Researchers at New Jersey Institute of Technology (NJIT) have developed an inexpensive solar cell that can be painted or printed on flexible plastic sheets. “The process is simple,” said lead researcher and author Somenath Mitra, PhD, professor and acting chair of NJIT’s Department of Chemistry and Environmental Sciences. “Someday homeowners will even be able to print sheets of these solar cells with inexpensive home-based inkjet printers. Consumers can then slap the finished product on a wall, roof or billboard to create their own power stations.”
“Fullerene single wall carbon nanotube complex for polymer bulk heterojunction photovoltaic cells,” featured as the June 21, 2007 cover story of the Journal of Materials Chemistry published by the Royal Society of Chemistry, details the process. The Society, based at Oxford University, is the British equivalent of the American Chemical Society.
These solar cells are built out of carbon nanotubes and carbon fullerenes.
The solar cell developed at NJIT uses a carbon nanotubes complex, which by the way, is a molecular configuration of carbon in a cylindrical shape. The name is derived from the tube’s miniscule size. Scientists estimate nanotubes to be 50,000 times smaller than a human hair. Nevertheless, just one nanotube can conduct current better than any conventional electrical wire. “Actually, nanotubes are significantly better conductors than copper,” Mitra added.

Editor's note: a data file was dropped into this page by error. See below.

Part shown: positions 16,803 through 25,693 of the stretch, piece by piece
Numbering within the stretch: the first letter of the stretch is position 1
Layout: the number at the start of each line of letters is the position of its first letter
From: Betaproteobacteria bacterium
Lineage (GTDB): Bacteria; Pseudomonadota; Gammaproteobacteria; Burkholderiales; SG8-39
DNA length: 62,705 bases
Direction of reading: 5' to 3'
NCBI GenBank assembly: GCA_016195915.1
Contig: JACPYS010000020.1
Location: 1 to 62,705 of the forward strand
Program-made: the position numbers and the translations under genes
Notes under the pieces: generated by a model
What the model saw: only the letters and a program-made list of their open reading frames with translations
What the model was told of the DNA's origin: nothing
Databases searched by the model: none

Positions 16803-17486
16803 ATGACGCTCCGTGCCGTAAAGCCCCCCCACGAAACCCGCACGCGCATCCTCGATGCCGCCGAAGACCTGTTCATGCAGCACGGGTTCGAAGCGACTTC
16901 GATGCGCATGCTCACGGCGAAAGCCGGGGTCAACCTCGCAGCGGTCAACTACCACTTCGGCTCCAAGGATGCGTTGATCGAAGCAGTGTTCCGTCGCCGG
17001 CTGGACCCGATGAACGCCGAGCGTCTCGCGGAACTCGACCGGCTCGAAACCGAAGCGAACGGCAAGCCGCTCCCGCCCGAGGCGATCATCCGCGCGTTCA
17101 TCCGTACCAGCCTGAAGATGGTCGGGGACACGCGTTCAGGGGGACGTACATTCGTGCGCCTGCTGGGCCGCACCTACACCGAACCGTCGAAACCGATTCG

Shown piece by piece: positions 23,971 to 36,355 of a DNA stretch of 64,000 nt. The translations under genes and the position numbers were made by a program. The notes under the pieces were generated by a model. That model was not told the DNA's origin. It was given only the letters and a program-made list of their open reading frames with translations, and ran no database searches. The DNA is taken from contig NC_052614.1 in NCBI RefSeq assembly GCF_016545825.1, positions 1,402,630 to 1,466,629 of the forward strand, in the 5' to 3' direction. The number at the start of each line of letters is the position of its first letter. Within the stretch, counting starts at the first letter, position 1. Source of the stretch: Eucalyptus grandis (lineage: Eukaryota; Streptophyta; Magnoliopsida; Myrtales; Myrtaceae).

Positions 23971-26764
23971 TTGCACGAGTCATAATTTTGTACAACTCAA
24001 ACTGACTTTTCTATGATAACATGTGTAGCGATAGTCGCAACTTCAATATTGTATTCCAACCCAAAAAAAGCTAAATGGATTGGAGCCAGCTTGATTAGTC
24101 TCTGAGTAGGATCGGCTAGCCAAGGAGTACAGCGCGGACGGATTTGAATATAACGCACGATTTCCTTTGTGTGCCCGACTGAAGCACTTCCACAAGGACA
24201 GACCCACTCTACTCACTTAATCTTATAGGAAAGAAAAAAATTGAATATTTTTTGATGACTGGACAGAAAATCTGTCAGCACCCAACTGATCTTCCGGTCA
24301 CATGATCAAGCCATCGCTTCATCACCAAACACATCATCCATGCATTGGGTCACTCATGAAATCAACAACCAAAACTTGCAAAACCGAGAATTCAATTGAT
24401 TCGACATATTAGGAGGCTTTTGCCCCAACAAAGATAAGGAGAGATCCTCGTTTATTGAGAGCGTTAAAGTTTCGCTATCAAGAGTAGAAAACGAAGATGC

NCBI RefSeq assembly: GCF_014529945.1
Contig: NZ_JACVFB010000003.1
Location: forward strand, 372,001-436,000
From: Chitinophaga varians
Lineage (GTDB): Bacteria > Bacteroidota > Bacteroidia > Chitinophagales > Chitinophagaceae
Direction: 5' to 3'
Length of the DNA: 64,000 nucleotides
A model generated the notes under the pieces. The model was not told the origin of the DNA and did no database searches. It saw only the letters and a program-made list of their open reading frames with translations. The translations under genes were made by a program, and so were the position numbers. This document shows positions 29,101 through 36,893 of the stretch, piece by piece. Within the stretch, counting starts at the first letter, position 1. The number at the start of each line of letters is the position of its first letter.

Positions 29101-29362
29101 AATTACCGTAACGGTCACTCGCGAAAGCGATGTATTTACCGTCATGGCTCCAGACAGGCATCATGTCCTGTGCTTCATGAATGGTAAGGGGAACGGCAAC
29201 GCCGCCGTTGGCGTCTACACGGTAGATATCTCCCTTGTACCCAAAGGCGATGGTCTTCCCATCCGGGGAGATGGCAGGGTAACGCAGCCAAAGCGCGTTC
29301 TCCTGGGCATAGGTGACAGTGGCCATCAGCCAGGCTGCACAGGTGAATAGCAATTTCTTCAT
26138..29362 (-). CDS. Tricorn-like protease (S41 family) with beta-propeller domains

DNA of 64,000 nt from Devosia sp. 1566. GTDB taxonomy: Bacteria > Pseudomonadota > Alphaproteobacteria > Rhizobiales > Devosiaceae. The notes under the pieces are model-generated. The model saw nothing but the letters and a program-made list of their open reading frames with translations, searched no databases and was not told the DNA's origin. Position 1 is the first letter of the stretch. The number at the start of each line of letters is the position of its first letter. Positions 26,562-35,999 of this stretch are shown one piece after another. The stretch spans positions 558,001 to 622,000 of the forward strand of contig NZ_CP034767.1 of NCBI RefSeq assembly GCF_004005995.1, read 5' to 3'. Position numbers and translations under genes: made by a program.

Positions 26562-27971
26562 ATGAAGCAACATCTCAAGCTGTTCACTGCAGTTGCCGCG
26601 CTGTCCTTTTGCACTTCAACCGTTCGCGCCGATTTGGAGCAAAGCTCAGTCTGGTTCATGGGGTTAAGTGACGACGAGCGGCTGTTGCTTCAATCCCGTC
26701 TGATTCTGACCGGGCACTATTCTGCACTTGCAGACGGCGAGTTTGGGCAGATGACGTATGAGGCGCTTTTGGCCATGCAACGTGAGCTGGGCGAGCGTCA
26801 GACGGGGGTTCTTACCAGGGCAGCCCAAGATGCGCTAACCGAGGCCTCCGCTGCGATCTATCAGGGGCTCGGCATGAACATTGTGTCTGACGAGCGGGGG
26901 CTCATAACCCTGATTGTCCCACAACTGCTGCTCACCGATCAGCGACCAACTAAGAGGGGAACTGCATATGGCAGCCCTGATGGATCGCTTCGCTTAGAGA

Mitra and his research team took the carbon nanotubes and combined them with tiny carbon Buckyballs (known as fullerenes) to form snake-like structures. Buckyballs trap electrons, although they can’t make electrons flow. Add sunlight to excite the polymers, and the buckyballs will grab the electrons. Nanotubes, behaving like copper wires, will then be able to make the electrons or current flow.
Does Mitra argue this approach is cheap because it is cheap already? Or does his approach depend on the eventual development of much cheaper ways to produce nanotubes or buckyballs? Does anyone know what the state of the play is for creation of carbon nanomaterials on an industrial scale?
If this stuff becomes cheap enough then it would not matter that the carbon bonds gradually break down due to UV light hitting them. One could just repaint surfaces every 7 or 10 years. Note that car and house paint can last that long and longer.
Cheap photovoltaics will make mid day electricity much cheaper than late afternoon and evening electricity. We need dynamic electric pricing in order to use photovoltaic electricity efficiently. We have plenty of ways to shift our demand around in a 24 period or even between seasons in some cases. Cheap photovoltaics might lead electric intensive industries such as aluminum to shift the bulk of their processing to spring and summer and into areas such as Arizona which have the most sunlight.
|Share |||Randall Parker, 2007 July 21 10:31 PM Energy Solar|